IESL ENGINEERING CERTIFICATE COURSE STAGE I SYLLABI

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Oct 30, 2013 (4 years and 8 days ago)

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IESL ENGINEERING CERTIFICATE COURSE STAGE I SYLLABI

Engineering Certificate Level


Stage I:


Candidates are required to take all six Common Compulsory (CC) subjects






** Credit means the weightage assigned to a particular subject based on the student contact
hours
with the academic activities of that subject.



1001 Engineering Mathematics I:


Subject Code

CC1001

Subject
Title

Engineering Mathematics I

Credits

4.0

Total
Hours

Lectures

60 hrs

Pre
-
requisites

None

GPA/NGPA

GPA

Continuous
Assessment

2 Tests


Aims:


Subject
Code

Subject Title

Category

Lectures
(hrs)

Lab/Ass
ignt
(hrs)

Credit
Load*
*

Credits
Required

GPA

NGPA

MA 1001

Engineering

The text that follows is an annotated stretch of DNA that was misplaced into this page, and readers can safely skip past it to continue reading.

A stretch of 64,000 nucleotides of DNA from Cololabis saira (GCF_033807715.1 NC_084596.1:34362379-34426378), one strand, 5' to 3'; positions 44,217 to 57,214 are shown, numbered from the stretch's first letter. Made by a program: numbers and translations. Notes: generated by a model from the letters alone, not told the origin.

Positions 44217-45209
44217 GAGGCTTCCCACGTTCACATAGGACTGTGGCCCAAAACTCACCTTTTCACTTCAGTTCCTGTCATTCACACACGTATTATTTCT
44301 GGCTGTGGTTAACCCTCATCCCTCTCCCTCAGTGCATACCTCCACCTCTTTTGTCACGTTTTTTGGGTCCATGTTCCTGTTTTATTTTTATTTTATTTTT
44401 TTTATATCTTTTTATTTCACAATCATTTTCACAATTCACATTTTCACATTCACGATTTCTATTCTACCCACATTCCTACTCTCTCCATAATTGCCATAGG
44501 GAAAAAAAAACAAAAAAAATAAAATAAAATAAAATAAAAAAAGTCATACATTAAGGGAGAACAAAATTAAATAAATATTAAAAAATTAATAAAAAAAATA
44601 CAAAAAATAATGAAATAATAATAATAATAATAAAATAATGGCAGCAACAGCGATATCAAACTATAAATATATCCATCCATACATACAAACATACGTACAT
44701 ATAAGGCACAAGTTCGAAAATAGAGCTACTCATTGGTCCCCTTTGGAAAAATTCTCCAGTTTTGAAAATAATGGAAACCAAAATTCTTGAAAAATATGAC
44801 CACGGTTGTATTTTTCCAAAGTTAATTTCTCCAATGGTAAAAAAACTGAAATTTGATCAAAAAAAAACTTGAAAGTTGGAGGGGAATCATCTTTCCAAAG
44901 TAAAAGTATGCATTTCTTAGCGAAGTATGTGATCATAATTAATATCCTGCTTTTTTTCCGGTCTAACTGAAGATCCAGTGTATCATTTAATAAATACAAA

Mathematics I

CC

60

-

4.0

4.0

-

HM 1001

Language Skill
Development

CC

45

30

4.0

4.0

-

GE 1001

Mechanics and
Properties of Materials

CC

55

10

4.0

4.0

-

GE 1002

Basic Electrical
Engineering

CC

55

10

4.0

4.0

-

GE 1003

Thermodynamics and
Fluid Mechanics

CC

55

10

4.0

4.0

-

GE 1004

Engineering Mechanics

CC

55

10

4.0

4.0

-









Total Credits

24.0


To provide the students with fundamental mathematical concepts and tools to analyse and
solve a range of engineering problems.



Learning outcomes:


On successful completion of this subject, learner will be able to :




Use matrix algebra to solve linear system of equations with reference to linear

dependency, consistency



Use different methods of solution of linear systems of equations.



Apply eigen value methods in engineering applications.



Apply techniques of vecto
r algebra in engineering analysis.